Given poverty levels and overly stretched public budgets, and growing pressures on wildlife throughout Africa, the need for continued support for wildlife education and training initiatives is perhaps greater today than ever. And so, AWF continues its strong tradition in this area. This work is perhaps best exemplified by AWF's Charlotte Fellowship Program.
Established in 1996, the program honors the life and work of staunch conservationist and AWF friend - Charlotte Kidder Ramsay. The program was established to provide financial assistance for master's or doctoral degree-level training and research. The Program is committed to enhancing the effectiveness and impact of African nationals in the field of conservation through the increased knowledge, skills, and credentials obtained through an advanced degree.
To keep you informed about leaders in African conservation, the following profiles several Charlotte Fellowship recipients and the influence they now carry within the conservation community.
Before her fellowship, Berita "Betty" Loibooki served as a senior park warden in charge of tourism for the Tanzania National Parks (TANAPA). Among other accomplishments, she headed the tourism department at Serengeti National Park, where she was deeply involved in the design and construction of the very impressive Serengeti Visitor Center. According to Betty, "support from AWF" through the 1999-2000 Charlotte Fellowship Program, "allowed me to obtain my master's degree in Environment and Development" at the University of Natal in South Africa. Betty's research, titled "Tourism and Local People's Livelihoods" focused on the tourism impact of porters, guides, and the local communities surrounding Mount Kilimanjaro National Park of Tanzania. Betty has used the knowledge she gained in several advisory positions within TANAPA and in her current position as the Senior Park Warden for Lake Manyara National Park. In this role, she is a key partner for AWF in the Maasai Steppe Heartland.
Gladys Rhoda Walubuna Kalema served as the first veterinary officer for the Ugandan Wildlife Authority where she collaborated extensively with AWF and the International Gorilla Conservation Program. Her 2000-2001 Charlotte Fellowship supported a master's degree in Wildlife Zoological Medicine at the University of North Carolina. Her research topic focused on the prevalence of certain types of tuberculosis in African buffalo and cattle and their interface with humans in and around Queen Elizabeth and Bwindi Impenetrable National Parks in Uganda. This study also had important implications related to medical issues within Bwindi's wild gorilla population as contagious diseases are a constant concern in any endangered species population. After completing her degree, Gladys founded and continues to serve as the Chief Executive Officer for a grassroots non-profit organization called Conservation Through Public Health. The organization is dedicated to promoting "conservation and public health by improving primary health care to people and animals in and around protected areas in Africa," with Uganda as a primary focus.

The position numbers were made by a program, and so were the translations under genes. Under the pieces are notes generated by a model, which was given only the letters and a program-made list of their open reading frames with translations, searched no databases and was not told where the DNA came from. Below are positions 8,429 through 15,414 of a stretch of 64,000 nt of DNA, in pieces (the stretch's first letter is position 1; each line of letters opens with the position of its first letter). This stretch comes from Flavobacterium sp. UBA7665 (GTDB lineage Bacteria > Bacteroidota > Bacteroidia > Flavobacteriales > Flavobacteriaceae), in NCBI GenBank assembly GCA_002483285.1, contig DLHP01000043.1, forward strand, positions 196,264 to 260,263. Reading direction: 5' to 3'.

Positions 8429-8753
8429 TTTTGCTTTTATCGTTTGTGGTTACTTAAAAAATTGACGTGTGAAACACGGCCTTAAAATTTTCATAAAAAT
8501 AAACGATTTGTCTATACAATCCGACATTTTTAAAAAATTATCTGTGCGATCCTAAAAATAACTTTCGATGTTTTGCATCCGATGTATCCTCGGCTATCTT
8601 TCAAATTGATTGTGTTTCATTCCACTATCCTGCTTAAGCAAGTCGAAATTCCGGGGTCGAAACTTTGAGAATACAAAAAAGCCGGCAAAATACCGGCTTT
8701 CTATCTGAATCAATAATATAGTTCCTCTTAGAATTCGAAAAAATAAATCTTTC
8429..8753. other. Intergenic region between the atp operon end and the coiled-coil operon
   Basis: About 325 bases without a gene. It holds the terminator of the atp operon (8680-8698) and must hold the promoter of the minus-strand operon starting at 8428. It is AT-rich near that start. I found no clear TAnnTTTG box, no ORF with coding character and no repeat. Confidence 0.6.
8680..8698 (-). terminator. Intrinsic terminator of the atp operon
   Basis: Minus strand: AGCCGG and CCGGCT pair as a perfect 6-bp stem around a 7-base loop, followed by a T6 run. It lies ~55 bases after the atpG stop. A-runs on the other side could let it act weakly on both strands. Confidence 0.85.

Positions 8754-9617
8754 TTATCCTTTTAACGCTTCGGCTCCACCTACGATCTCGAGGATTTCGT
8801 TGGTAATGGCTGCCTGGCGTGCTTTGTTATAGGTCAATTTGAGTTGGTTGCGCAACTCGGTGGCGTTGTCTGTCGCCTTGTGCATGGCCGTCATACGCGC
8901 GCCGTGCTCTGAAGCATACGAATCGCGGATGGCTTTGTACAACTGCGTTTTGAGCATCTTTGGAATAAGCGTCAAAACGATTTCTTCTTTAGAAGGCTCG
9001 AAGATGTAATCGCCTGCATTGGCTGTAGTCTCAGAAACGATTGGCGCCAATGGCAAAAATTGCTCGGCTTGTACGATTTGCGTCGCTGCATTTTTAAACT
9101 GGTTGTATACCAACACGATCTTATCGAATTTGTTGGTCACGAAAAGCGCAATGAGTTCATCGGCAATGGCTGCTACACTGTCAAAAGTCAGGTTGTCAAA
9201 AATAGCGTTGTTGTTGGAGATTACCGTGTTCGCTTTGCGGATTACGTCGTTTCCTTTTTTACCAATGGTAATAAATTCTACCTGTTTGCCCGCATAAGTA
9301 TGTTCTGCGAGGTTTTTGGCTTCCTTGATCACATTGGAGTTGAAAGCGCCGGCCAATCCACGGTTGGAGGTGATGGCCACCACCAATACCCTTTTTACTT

AWF elephant researcher Alfred Kikoti - a 2004/2005 recipient - is presently studying for his Ph.D. in Ecology at the University of Massachusetts. Alfred has extended Cynthia Moss's ground-breaking research on elephants in Kenya's Amboseli NP across the border into Tanzania. His research to date has already provided scientific baseline data to guide land management decisions in Tanzania's West Kilimanjaro region for the benefit of elephant conservation.
Bernard Kissui, awarded a Charlotte Fellowship during the 2003/2004 season, has been researching lion demographics and human-lion conflicts in and around Tarangire National Park as part of his doctoral program in Ecology, Evolution and Behavior at the University of Minnesota. His research will be of great value to AWF's conservation efforts in the Maasai Steppe Heartland where lions are a focal species. Bernard's work will hopefully pave the way to ensuring a future for lions and other large carnivores throughout northern Tanzania.
Because of an incredible foresight and a planned annual investment, the Charlotte Fellowship Program is making a large impact on the future of many talented Africans and in turn on the future of African wildlife conservation. AWF is helping more and more Africans gain the knowledge and skills necessary to preserve Africa's awe-inspiring wildlife for the benefit of current and future generations - both in Africa and around the world.
To learn more about other Charlotte Fellows, click here.
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